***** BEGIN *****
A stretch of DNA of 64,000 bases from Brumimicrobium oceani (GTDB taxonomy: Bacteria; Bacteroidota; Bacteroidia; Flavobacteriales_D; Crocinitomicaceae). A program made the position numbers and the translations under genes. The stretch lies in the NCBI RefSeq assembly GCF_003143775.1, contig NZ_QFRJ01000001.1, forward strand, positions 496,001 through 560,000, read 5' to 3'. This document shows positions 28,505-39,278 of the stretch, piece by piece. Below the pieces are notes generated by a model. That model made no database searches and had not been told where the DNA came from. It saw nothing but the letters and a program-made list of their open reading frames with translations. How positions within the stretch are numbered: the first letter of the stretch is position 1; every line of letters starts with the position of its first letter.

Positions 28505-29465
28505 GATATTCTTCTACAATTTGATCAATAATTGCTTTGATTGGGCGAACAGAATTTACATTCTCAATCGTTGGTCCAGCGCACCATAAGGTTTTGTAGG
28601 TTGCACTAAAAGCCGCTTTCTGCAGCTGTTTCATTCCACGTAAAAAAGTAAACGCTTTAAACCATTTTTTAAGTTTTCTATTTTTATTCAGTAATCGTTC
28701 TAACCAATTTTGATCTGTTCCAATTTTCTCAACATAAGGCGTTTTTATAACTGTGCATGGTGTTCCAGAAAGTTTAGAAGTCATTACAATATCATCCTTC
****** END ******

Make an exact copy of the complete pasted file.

A stretch of DNA of 64,000 bases from Brumimicrobium oceani (GTDB taxonomy: Bacteria; Bacteroidota; Bacteroidia; Flavobacteriales_D; Crocinitomicaceae). A program made the position numbers and the translations under genes. The stretch lies in the NCBI RefSeq assembly GCF_003143775.1, contig NZ_QFRJ01000001.1, forward strand, positions 496,001 through 560,000, read 5' to 3'. This document shows positions 28,505-39,278 of the stretch, piece by piece. Below the pieces are notes generated by a model. That model made no database searches and had not been told where the DNA came from. It saw nothing but the letters and a program-made list of their open reading frames with translations. How positions within the stretch are numbered: the first letter of the stretch is position 1; every line of letters starts with the position of its first letter.

Positions 28505-29465
28505 GATATTCTTCTACAATTTGATCAATAATTGCTTTGATTGGGCGAACAGAATTTACATTCTCAATCGTTGGTCCAGCGCACCATAAGGTTTTGTAGG
28601 TTGCACTAAAAGCCGCTTTCTGCAGCTGTTTCATTCCACGTAAAAAAGTAAACGCTTTAAACCATTTTTTAAGTTTTCTATTTTTATTCAGTAATCGTTC
28701 TAACCAATTTTGATCTGTTCCAATTTTCTCAACATAAGGCGTTTTTATAACTGTGCATGGTGTTCCAGAAAGTTTAGAAGTCATTACAATATCATCCTTC